Diabetes Self-Management Articles

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Preventing Coronary Heart Disease

by Heidi Mochari, M.P.H., R.D.

Stress. Some scientists have noted a relationship between coronary heart disease risk and stress in a person’s life. It is not yet known whether stress has any direct, long-term effects on the heart or blood vessels, but stress is known to affect lifestyle habits in ways that can raise risk. For example, people who are under stress may smoke or eat more.

Excessive consumption of alcohol. Drinking too much alcohol can raise blood pressure and may lead to heart failure or stroke. It can also raise triglyceride levels and contribute to obesity.

How diabetes affects risk

Diabetes is considered a “coronary disease risk equivalent.” This means that people with diabetes have a similar risk for having a heart attack or dying of coronary heart disease as people who have already had a heart attack or been diagnosed with coronary heart disease. Therefore, prevention goals are similar for those with diabetes and for those with diagnosed coronary heart disease.

In 2007, an expert panel for the American Heart Association in collaboration with other national health organizations updated the Evidence-Based Guidelines for Cardiovascular Disease Prevention in Women. These prevention guidelines apply to all types of cardiovascular disease, including coronary heart disease. They are based on evidence from clinical trials and were agreed on by a consensus of experts in the field.

The table “Lowering Your Risk of Cardiovascular Disease” lists optimal goals for prevention of coronary heart disease in women at high risk as described in these guidelines. The guidelines underscore that women with diabetes are considered to be at high risk for the development of cardiovascular disease. These recommendations are consistent with the American Diabetes Association’s Standards of Medical Care in Diabetes.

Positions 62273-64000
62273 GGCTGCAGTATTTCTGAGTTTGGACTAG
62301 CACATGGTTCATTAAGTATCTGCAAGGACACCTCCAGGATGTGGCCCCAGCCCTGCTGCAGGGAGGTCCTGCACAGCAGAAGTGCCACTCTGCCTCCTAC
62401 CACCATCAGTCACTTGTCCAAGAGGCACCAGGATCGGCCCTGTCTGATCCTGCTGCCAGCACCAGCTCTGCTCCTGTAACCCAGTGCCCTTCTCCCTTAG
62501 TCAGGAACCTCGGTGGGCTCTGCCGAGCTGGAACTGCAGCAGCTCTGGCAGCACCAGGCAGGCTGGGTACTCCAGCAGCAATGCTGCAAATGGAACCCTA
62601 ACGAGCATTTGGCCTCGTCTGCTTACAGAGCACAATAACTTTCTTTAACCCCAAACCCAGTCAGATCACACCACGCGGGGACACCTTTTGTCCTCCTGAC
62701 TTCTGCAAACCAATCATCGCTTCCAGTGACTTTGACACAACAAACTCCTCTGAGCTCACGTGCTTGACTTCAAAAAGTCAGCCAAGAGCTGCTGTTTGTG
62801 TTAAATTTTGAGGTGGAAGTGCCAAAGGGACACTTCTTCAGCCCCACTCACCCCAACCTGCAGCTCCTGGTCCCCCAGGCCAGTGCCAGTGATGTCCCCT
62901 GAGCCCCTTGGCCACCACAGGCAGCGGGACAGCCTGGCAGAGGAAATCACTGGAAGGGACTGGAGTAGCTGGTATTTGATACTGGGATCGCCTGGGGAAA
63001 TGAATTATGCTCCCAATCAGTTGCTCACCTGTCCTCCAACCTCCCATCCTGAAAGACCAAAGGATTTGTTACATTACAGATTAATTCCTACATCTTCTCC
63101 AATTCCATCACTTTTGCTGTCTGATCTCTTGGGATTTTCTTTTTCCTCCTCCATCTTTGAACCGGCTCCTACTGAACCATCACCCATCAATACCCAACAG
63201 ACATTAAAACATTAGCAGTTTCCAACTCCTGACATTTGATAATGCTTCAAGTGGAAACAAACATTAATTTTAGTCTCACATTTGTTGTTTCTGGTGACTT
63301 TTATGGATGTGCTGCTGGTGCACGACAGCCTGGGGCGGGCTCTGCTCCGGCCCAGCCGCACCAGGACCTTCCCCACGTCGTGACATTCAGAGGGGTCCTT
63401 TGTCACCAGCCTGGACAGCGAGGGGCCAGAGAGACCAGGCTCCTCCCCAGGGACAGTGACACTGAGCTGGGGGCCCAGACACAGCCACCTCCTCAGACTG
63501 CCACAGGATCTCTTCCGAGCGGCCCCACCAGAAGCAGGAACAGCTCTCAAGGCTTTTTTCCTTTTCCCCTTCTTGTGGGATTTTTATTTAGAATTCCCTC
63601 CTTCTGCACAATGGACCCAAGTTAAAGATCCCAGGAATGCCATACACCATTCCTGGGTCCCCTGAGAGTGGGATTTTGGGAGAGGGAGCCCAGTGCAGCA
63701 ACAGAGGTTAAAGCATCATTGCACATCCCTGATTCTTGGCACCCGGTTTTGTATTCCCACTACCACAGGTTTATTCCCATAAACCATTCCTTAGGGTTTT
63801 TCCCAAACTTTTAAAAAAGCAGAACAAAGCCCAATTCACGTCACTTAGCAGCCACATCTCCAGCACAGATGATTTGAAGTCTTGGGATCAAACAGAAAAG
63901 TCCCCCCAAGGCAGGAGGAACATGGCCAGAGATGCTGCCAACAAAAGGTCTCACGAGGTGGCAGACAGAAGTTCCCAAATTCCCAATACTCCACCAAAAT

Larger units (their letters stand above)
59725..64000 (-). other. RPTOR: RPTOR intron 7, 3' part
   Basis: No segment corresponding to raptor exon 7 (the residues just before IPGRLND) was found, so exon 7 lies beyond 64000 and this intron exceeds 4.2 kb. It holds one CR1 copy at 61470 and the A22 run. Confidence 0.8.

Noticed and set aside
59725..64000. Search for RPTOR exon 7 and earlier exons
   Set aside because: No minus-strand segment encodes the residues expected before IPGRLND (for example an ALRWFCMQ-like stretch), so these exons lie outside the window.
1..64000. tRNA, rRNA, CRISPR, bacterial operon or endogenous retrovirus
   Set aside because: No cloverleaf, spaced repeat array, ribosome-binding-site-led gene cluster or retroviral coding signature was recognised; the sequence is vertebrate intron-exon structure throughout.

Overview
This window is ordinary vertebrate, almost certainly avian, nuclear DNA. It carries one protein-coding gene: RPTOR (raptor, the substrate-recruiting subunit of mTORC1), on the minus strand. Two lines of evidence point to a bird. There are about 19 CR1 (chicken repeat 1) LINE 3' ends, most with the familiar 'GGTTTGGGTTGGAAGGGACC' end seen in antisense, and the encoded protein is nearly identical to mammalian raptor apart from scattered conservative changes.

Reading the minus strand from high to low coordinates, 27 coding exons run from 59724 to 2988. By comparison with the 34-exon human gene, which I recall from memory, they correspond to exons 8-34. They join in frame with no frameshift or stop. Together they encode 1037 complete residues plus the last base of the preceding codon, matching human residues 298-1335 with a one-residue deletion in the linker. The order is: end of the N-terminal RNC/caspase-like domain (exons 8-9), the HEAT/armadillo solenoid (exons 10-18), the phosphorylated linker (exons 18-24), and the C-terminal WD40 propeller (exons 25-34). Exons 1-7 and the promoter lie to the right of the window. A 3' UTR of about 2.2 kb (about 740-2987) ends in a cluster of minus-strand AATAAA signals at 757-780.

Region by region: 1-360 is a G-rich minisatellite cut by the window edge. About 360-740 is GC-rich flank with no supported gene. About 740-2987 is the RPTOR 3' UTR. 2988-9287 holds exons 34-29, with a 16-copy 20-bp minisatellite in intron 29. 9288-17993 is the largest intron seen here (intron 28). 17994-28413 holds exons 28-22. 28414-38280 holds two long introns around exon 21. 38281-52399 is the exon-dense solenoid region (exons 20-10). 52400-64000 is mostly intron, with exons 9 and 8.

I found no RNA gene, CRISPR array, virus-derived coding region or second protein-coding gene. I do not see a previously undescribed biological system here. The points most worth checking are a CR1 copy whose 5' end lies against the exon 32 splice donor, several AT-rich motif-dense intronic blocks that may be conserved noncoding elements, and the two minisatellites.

The guidelines establish goals (and the means of achieving those goals) for blood pressure, blood lipids, blood glucose, smoking, diet, physical activity, body weight, and psychological adjustment to having diabetes. In addition, the expert panel recommended the following preventive drug interventions for women at high risk:

Aspirin. Aspirin therapy (75–325 milligrams) or the equivalent (if aspirin is not tolerated) is recommended for women at high risk of coronary heart disease. However, individuals should not start taking aspirin without speaking with their health-care provider first.

Beta-blockers. According to the guidelines, this class of blood-pressure-lowering drugs should be used by all women who have had a heart attack or who have chronic ischemic conditions (restricted blood flow to the heart).

ACE inhibitors. This class of blood-pressure-lowering drugs should be used by all women at high risk. If ACE inhibitors are not tolerated, another class of drugs called ARBs should be considered.

Lipid-lowering drugs. The guidelines recommend that health-care providers initiate LDL-cholesterol-lowering therapy (preferably with one of the class of drugs known as statins) simultaneously with lifestyle therapy in all women at high risk whose LDL cholesterol is greater than or equal to 100 mg/dl as well as in women at high risk whose LDL cholesterol level is lower than 100 mg/dl, as long as there is no particular reason not to prescribe the drug. Niacin or fibrate therapy (two other classes of drugs) is recommended for women whose HDL cholesterol is low or whose non-HDL-cholesterol is elevated. (Non-HDL-cholesterol is calculated by subtracting HDL cholesterol from total cholesterol.)

In all cases, the guidelines state that these drugs should be taken as long as a woman has no contraindications, or specific reasons not to take a drug. A contraindication could include taking another drug that would interact with the drug in question or having a medical condition that could be worsened by taking a particular drug.)

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